Old Corpse Road | The Bones of This Land Are Not Speechless / The Echoes of Tales Once Told

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Metal/Punk: Black Metal Metal/Punk: Heavy Metal Moods: Spiritual
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The Bones of This Land Are Not Speechless / The Echoes of Tales Once Told

by Old Corpse Road

Old Corpse Road's EP combining tracks from the split with The Meads of Asphodel and their demo. Six tracks of folk influenced Black Metal inspired from tales around the UK.
Genre: Metal/Punk: Black Metal
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1. The Old Corpse Road
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6:38 $0.99
2. The Wild Hunt
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6:47 $0.99
3. The Oakmen of Naddle Forest
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11:23 $0.99
4. Hob Headless Rises
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8:42 $0.99
5. The Devils Footprints
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12:08 $0.99
6. The Witch of Wooley Hole
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10:09 $0.99
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ABOUT THIS ALBUM


Album Notes
1. The Old Corpse Road 6:37
2. The Wild Hunt 6:46
3. The Oakmen of Naddle Forest 11:22

Zero Tolerance Magazine
This three-track demo consists, in face, of fairly harsh black metal augmented by keyboards, but not as reliant on them as many pagan or folkloric black metal bands. A little like Korvus or even early Emperor, this is a highly effective blast of tuneful but not commercial BM, with the first, eponymous track maybe the best of a very good bunch. They even manage to pull off spoken passages without sounding ridiculous - no mean feat. Excellent stuff, and great guitars, too. 5/6

Sonic Abuse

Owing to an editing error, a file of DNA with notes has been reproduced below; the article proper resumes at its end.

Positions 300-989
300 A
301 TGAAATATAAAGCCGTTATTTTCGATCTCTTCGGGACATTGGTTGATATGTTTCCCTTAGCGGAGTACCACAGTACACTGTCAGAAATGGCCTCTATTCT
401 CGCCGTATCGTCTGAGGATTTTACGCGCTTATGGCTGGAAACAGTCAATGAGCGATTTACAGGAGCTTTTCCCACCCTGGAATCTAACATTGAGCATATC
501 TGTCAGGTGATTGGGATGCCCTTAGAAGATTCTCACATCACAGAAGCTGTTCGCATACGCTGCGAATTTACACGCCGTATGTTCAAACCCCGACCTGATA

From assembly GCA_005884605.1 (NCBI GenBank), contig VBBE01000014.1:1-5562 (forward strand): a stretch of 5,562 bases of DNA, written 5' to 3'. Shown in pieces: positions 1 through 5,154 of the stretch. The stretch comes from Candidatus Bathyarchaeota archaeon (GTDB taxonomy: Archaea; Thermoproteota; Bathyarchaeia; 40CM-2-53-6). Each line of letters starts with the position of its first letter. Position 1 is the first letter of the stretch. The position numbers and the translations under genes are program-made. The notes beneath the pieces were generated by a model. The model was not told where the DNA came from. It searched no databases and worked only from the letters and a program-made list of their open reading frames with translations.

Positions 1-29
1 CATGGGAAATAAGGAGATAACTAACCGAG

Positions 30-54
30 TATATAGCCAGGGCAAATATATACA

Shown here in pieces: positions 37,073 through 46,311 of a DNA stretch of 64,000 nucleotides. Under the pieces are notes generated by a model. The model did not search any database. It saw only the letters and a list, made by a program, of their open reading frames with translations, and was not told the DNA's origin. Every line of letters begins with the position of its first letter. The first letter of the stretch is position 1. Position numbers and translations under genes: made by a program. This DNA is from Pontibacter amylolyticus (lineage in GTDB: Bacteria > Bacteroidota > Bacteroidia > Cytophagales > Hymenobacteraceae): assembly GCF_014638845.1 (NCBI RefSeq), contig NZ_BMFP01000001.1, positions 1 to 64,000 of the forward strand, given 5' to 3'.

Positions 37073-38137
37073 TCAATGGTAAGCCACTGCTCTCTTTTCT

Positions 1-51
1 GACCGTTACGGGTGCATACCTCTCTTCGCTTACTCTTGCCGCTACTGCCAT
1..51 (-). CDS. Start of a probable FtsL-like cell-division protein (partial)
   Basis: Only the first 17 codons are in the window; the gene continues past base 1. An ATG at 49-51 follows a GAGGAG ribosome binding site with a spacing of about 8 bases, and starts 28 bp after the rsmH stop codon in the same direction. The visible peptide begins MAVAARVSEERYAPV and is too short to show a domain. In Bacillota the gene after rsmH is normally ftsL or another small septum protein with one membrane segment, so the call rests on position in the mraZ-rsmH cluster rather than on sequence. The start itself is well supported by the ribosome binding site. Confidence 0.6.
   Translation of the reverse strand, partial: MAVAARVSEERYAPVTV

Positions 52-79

Self released, ‘The echoes of tales once told’ arrived just a year into OCR’s existence. What is immediately striking is that far from the youthful rumblings one might expect from a fledgling black metal band, OCR not only tapped into a rich vein of creative song-writing but they managed to couple this with a warm production sound far beyond the expected boundaries of a self-produced demo recording. Simply put, OCR exercise a strict quality control that many larger acts could benefit from and by cherry-picking only the three best songs from their recording (which originally featured five songs) OCR crafted a debut EP of exceptional quality. Opening with the organ-led blast of ‘Old Corpse Road’ the initial impression is that the band operate from a none-more-black metal base which incorporates a large part of Cradle of Filth’s early sound (before Dani’s ego eclipsed his ambition) but repeated listens offer up a greater depth that sees the band reference English folk music, pounding black metal and elements of classical music to sculpt grandiose mini epics that are ambitious, intelligent and quintessentially English. Elements of CoF, Darkthrone and Celtic Frost are all present and correct but with multi-faceted vocals, complex arrangements and lengthy tracks OCR immediately strike out as being one of the most original black metal acts to surface in some time. Better still is the melodic introduction to ‘the wild hunt’ which succeeds in being both beautiful and unsettling which is all the more apt considering the barrage of guitars that scream out of the blackness only to fade out into a spoken word piece of balladry that is part early My Dying Bride, part folk-inflected Isengard with a hint of Burzum’s icy and uncomfortable grandeur thrown in for good measure. A track that sees the lyrical invention of Shakespeare bound up in the blackest metal the UK has produced in many a year it is hard to understand exactly why the name of Old Corpse Road isn’t already plastered across UK metal magazines as this is certainly one of the UK’s most intriguing acts currently treading the boards. The final track goes far above and beyond the previous two with its twelve minute run time and myriad mood and style changes. Referencing the very best of avant-garde black metal ‘the oakmen of Naddle forest’ once again references early my dying bride but this times with hints of black metal alchemists Ulver amidst the icy bleakness of the raging guitars. Yet despite all the points of reference that can be offered up to draw you in, OCR are greater than the sum of their parts, offering up a unique sound that will be a revelation to those who lament the state of black metal in the UK. The immense talent that lurks at the blackened heart of this all-too-brief EP burns brightly and the professionalism and innate discipline that the band exercise over their music extends to all aspects of their output with a beautifully rendered artwork complimenting the EP perfectly and a stunning website for interested parties to immerse themselves in proving to be the proverbial icing on the cake. If you are a fan of innovative and stunning black metal then you need this now.